Ravenscrag Cone 6 Clear Glossy Base

Code: GR6-A
Modification Date: 2019-03-15 09:32:12
Member of Group: RV6

This Plainsman Cone 6 Ravenscrag Slip base is just the pure material with 20% added frit to make it melt to a glossy natural clear.

Ravenscrag Slip50.0
Ravenscrag Slip 1000F Roast30.0
Ferro Frit 313420.0

Firing Schedule

Rate (F)Temp (F)Hold (Min)Step


This is the base cone 6 Ravenscrag recipe, it fires as a transparent glossy. It has an addition of the most common North American borate frit, enough to produce a good glass at cone 6. Most other glazes based on Ravenscrag use this as a starting point (although they might substitute the frit for another).

The character of this is not the same as transparent glazes made from materials like feldspar, kaolin, silica, wollastonite and frit. This is a natural clay material having some iron content and particles you can feel (up to 42 mesh). So it forms a less sterile glaze, one having some variegation, fine speckle and slight blush or amber coloration. It is most glossy at a complete cone 6 (for a lower temperature you may need to increase the frit a little).

As a transparent, this glaze it is best suited for use on light-burning stonewares (e.g. Plainsman M340). On whiter porcelains it will not fire to a sufficiently transparent glass. For porcelains or white stonewares consider using G2926B or G3806C instead. On darker clay bodies this recipe may fire too cloudy. Is has a low enough thermal expansion to fit most bodies, but if it does craze consider substituting the Ferro Frit 3195.

As noted, this is a base recipe, well suited to additions of opacifiers, variegators and colors. Add zircopax to get a white (about 10%). The white produced will be somewhat variegated (non toilet-bowl-like). For variation-with-thickness, to highlight edges of contours, use a lower percentage of zircopax. For even better variegation, add some titanium dioxide (1-2% to a mix already containing 6-8 zircopax). Add colorants and variegators (with or without opacifier). If colorant additions affect melt fluidity, add or reduce the frit content to compensate.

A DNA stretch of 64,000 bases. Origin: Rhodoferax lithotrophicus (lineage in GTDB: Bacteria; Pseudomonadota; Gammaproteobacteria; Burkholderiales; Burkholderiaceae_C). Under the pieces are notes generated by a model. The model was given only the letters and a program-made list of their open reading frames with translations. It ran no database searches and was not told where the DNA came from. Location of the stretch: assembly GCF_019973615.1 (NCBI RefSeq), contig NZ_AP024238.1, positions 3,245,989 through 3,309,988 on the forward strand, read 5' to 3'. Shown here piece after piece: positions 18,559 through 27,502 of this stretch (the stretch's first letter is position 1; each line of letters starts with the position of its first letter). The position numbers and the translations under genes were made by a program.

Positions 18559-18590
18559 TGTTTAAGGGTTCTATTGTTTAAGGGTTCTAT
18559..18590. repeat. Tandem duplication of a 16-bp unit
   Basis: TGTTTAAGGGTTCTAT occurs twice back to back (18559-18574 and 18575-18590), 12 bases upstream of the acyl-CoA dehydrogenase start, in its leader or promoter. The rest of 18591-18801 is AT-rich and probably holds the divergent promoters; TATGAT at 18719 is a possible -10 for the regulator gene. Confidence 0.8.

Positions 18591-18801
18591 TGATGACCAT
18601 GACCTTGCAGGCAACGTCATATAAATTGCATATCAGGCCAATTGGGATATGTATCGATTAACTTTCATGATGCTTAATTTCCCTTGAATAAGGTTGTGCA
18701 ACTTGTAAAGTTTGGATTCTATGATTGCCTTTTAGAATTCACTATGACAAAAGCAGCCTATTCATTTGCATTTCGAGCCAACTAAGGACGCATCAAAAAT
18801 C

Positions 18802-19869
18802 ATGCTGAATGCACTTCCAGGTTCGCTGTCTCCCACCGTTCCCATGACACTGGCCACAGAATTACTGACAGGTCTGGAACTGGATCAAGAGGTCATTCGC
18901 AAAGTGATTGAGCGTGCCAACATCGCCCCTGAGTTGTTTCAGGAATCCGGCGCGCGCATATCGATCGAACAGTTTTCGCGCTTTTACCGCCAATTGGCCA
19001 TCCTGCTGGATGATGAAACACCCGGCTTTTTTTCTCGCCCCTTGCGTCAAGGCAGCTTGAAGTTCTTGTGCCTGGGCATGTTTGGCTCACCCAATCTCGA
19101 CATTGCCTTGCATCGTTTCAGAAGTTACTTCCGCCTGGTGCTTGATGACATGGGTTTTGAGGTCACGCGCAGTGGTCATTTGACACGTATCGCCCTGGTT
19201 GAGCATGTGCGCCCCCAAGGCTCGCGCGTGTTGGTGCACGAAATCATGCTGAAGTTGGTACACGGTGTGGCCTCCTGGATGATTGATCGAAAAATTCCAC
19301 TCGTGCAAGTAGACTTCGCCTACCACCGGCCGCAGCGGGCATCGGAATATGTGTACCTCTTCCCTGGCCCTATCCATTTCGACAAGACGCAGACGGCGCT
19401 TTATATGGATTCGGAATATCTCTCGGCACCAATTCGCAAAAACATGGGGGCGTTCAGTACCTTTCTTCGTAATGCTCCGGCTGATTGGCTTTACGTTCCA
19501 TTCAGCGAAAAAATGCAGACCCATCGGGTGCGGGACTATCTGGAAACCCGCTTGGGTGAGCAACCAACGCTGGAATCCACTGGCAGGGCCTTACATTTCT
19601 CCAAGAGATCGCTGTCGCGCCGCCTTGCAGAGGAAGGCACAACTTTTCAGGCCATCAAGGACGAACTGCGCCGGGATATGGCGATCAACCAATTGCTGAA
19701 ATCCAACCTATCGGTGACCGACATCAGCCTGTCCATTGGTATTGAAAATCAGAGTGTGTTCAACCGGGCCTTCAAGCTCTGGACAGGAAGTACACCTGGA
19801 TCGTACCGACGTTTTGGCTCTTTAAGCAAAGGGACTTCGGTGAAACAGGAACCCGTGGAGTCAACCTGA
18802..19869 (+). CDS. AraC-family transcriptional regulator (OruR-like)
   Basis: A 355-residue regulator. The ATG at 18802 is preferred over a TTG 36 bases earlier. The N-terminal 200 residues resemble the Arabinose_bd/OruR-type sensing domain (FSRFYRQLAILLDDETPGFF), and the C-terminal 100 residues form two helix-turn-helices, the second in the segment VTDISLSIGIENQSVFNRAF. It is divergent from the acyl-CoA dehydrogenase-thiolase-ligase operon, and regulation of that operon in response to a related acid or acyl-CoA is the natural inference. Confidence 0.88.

If it cracks during drying, increase the roast clay at the expense of raw clay.

Glazes having a high percentage of Ravenscrag Slip are most often prepared using the traditional method of simply adding water until the preferred viscosity is achieved (the material has inherent properties that produce functional slurries for dipping). Control of drying shrinkage and slurry character is achieved by varying the proportion roast and raw powder in the recipe. For us, a weight ratio of 80 water to 100 powder (2000 water for 2.5kg of powder) produces a 1.5-specific-gravity slurry that, although fairly runny, gives the right thickness on 1-2 second dip on 1850F bisque-ware (there is some dripping, but coverage is even and it is quick drying). This recipe actually does not respond to flocculant additions that gel traditional mineral-blend glazes to a thixotropic state.

Out Bound Links

In Bound Links

XML to Paste Into Insight

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<recipeline material="Ravenscrag Slip" amount="50.000" unitabbr="kg" conversion="1.0000" added="0"/>
<recipeline material="Ravenscrag Slip 1000F Roast" amount="30.000" unitabbr="kg" conversion="1.0000" added="0"/>
<recipeline material="Ferro Frit 3134" amount="20.000" unitabbr="kg" conversion="1.0000" added="0"/>
<url url="https://digitalfire.com/4sight/recipes/ravenscrag_cone_6_clear_glossy_base_5.html" descrip="Recipe page at digitalfire.com"/>

By Tony Hansen

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